Earlier this year, Spain’s Meliá Hotels chain announced that it would be building the first five-star international hotel in the country to open since the 1979 Islamic Revolution. Located in Motel Ghoo, an area named for a pre-revolution hotel that has long since shuttered, the new hotel’s massive 430-foot-high towers loom over the tiny one-story village center beside it. It is set to open sometime next year.
It is part of a massive boom in foreign tourism investment that has taken the country by storm, with experts predicting that around 150 new hotels will open across the country in the next five years alone. Visa restrictions for foreigners have been greatly loosened, and hotels across the country are packed every weekend as it stands. Market research firm Euromonitor expects international visitors to top 6.3 million by 2021, a 25 percent increase over the present. Many of these tourists are Europeans, as well as a large number of Iraqis, Lebanese, and Arabs from the Persian Gulf states. Government officials, probably taking into account the country’s booming religious tourism market as well, have optimistically predicted 25 million annual tourists by 2025.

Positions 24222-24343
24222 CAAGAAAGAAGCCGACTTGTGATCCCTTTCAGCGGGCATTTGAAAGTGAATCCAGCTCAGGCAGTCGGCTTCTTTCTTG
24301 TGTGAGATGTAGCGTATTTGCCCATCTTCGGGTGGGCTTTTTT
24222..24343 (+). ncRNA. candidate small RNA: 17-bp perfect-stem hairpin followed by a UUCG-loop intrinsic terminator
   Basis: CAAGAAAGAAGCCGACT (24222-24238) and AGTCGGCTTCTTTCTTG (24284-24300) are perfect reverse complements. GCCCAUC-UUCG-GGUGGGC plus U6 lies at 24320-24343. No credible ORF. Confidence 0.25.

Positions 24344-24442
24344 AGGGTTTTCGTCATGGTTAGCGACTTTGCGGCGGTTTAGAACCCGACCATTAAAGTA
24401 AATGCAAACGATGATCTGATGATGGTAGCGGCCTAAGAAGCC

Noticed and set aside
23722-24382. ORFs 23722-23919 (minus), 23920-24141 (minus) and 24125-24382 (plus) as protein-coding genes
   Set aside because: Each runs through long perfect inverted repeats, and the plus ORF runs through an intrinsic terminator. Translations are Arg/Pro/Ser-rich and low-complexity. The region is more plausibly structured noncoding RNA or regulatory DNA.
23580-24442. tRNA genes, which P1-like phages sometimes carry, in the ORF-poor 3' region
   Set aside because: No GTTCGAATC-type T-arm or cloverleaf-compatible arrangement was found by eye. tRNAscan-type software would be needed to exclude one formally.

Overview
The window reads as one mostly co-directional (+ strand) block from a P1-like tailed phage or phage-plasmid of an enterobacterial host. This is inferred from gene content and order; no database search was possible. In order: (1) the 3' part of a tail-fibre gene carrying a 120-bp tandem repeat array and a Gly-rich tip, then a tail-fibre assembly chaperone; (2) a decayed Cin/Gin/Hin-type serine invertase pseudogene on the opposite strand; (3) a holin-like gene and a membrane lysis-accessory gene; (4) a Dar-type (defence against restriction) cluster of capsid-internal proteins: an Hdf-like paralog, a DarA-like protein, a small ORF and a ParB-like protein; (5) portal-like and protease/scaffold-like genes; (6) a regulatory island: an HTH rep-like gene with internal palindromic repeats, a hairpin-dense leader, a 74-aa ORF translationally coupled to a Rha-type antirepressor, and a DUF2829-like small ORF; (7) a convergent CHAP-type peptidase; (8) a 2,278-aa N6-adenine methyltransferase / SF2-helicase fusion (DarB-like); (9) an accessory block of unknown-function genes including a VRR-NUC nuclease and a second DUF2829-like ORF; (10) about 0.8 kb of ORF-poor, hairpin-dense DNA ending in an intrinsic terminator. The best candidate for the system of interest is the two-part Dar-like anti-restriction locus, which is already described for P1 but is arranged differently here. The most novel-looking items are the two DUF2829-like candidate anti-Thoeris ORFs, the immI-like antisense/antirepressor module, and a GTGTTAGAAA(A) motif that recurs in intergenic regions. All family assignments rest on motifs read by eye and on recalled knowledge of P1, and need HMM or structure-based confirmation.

Just six miles to the east of the new Spanish towers is the former Grand Hyatt Hotel, opened in the early 1970s. The Hyatt was the first major American luxury chain to open in the country. With a prime beachfront location, it quickly became a symbol of the kind of modernity and Westernized leisure that Tehran’s rising middle class was looking for in a domestic beach vacation, attracting locals and foreigners alike with its chic décor.
But after the 1979 revolution, the Americans were chased out and many of the well-to-do families who frequented the hotel fled. The next year, Iraqi President Saddam Hussein tried to take advantage of the chaos by invading Iran, launching an eight-year-long war that would leave nearly a million dead, mostly on the Iranian side. Tourism understandably dried up during those years, and many of the villas owned by Iran’s former elite—driven out during the revolution and then the war—sat empty.
The former Grand Hyatt eventually reopened under a local brand, but it never managed to recover its past allure. Instead, the whole place maintains an ambivalent feel, as the redesign by the new owners couldn’t quite embrace a “retro chic” look without admitting that the place’s best days were behind it. The pool is filled with murky water, and one of the in-pool bars sits awkwardly above water level while the other is cemented up. It is neither luxurious enough to attract the nouveau riche clientele that have taken over much of the region’s coast nor interesting enough to attract the nostalgic. Instead, it just sits there, awkwardly trying to cover up uncomfortable reminders of the past while pretending things were always meant to be this way.